The recent volatility in the Chinese stock market has not changed the fundamental picture: China is poised to strengthen its trade leadership with Asian countries as it sets out to re-shape those commercial links while embarking on new development initiatives to bolster and transform economic growth at home.
The country’s continuing economic advances in the years ahead will be defined as much by outbound investment as by domestic upgrading. They will be more about building ports, robotics and electric vehicles, and less about selling the toys, textiles and cheap electronics of earlier years.
Oxford Economics’ latest Trade Forecast research for HSBC paints a picture of how China’s trade — and by implication its economy — is going to evolve and grow.
Despite the current outlook for slower economic growth in the near term, Oxford Economics are forecasting a solid pace of growth in the coming decades. They suggest China’s rise up the economic value chain will support its transition to a consumption-led economy with a widening scope for export growth.
Driving these changes will be two centrepieces of economic policy: the One Belt, One Road initiative, focusing on China’s external trade and investment, and Made in China 2025, focusing on taking its domestic manufacturing capability to the next level.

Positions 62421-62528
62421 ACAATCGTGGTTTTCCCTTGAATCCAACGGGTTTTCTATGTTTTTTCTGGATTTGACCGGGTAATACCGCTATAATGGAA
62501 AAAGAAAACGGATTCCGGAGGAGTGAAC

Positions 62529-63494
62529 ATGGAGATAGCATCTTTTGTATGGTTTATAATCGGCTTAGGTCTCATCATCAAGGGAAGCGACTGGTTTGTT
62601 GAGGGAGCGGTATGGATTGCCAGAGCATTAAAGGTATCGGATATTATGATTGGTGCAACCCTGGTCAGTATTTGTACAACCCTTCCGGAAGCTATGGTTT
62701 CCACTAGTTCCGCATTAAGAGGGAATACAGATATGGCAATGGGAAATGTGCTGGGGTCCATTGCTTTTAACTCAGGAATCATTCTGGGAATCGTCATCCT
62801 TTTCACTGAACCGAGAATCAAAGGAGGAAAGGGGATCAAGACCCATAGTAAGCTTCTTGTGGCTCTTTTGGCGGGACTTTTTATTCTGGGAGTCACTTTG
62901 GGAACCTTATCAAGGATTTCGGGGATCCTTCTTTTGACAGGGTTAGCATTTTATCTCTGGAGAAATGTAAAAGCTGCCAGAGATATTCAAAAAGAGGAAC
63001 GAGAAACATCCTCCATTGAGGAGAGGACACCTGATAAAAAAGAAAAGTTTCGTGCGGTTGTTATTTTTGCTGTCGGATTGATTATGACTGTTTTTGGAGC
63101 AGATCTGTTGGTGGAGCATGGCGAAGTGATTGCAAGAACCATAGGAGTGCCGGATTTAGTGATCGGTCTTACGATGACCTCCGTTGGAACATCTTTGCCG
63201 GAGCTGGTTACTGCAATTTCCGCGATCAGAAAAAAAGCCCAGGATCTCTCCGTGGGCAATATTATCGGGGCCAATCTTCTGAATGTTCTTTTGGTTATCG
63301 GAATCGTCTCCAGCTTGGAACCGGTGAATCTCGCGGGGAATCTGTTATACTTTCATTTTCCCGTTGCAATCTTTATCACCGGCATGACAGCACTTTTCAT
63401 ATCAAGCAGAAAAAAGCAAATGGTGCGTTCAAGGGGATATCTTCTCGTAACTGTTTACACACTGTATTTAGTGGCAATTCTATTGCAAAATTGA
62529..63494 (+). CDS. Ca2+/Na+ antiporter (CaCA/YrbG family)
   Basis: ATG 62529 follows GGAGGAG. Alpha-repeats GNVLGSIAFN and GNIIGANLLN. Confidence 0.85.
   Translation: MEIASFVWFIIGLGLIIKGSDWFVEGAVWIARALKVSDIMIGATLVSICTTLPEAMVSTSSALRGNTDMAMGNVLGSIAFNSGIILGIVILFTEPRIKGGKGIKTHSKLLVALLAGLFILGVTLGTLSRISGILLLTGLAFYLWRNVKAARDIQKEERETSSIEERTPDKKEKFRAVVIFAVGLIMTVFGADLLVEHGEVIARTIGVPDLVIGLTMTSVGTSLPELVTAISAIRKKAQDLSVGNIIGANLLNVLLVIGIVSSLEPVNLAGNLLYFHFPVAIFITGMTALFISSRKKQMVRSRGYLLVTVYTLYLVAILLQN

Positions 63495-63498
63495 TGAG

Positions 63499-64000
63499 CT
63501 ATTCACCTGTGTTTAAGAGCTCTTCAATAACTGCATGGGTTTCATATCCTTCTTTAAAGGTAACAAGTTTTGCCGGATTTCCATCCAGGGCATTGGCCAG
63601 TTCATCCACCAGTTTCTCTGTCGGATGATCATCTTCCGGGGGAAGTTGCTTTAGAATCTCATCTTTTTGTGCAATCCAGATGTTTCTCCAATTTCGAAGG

Firstly, One Belt, One Road maps out a plan to strengthen China’s economic relations with its trade partners, particularly its Asian neighbours, primarily via a network of transport and other infrastructure projects. The Belt refers to China’s traditional land-based Silk Road connecting central China through Central Asia to Europe. The Road refers to the Maritime Silk Road that encompasses Southeast Asia, Oceania and East Africa.
The idea is to ensure that goods, services and capital can flow easily — which will in turn support domestic and external demand and help modernize the Chinese economy.
It is estimated that $11 trillion US will be needed for urban infrastructure financing in Asia by the end of 2030. Where some countries lack sufficient infrastructure to support economic growth, China has the expertise, funds and capacity to help finance necessary projects.
Beijing has vowed to allocate an initial investment of $40 billion US to set up a Silk Road fund for the construction of major infrastructure such as high-speed railways, bridges and ports in Southeast and Central Asia. In addition, China recently launched a new supra-national financial body, the Asian Infrastructure Investment Bank (AIIB), which has garnered support from 57 countries as founding members. Initially, the AIIB will have authorized capital of $50 billion US, which will be raised eventually to $100 billion US.
Secondly, the Made in China 2025 policy, announced on May 19, plans to promote advanced industries and move the economy away from the low-value manufacturing model that fuelled its meteoric rise over the past quarter-century. This is part of a Chinese vision of an economy that is driven less by cheap exports, investment and heavy-duty, low-value-add manufacturing, and more by services and high-end production.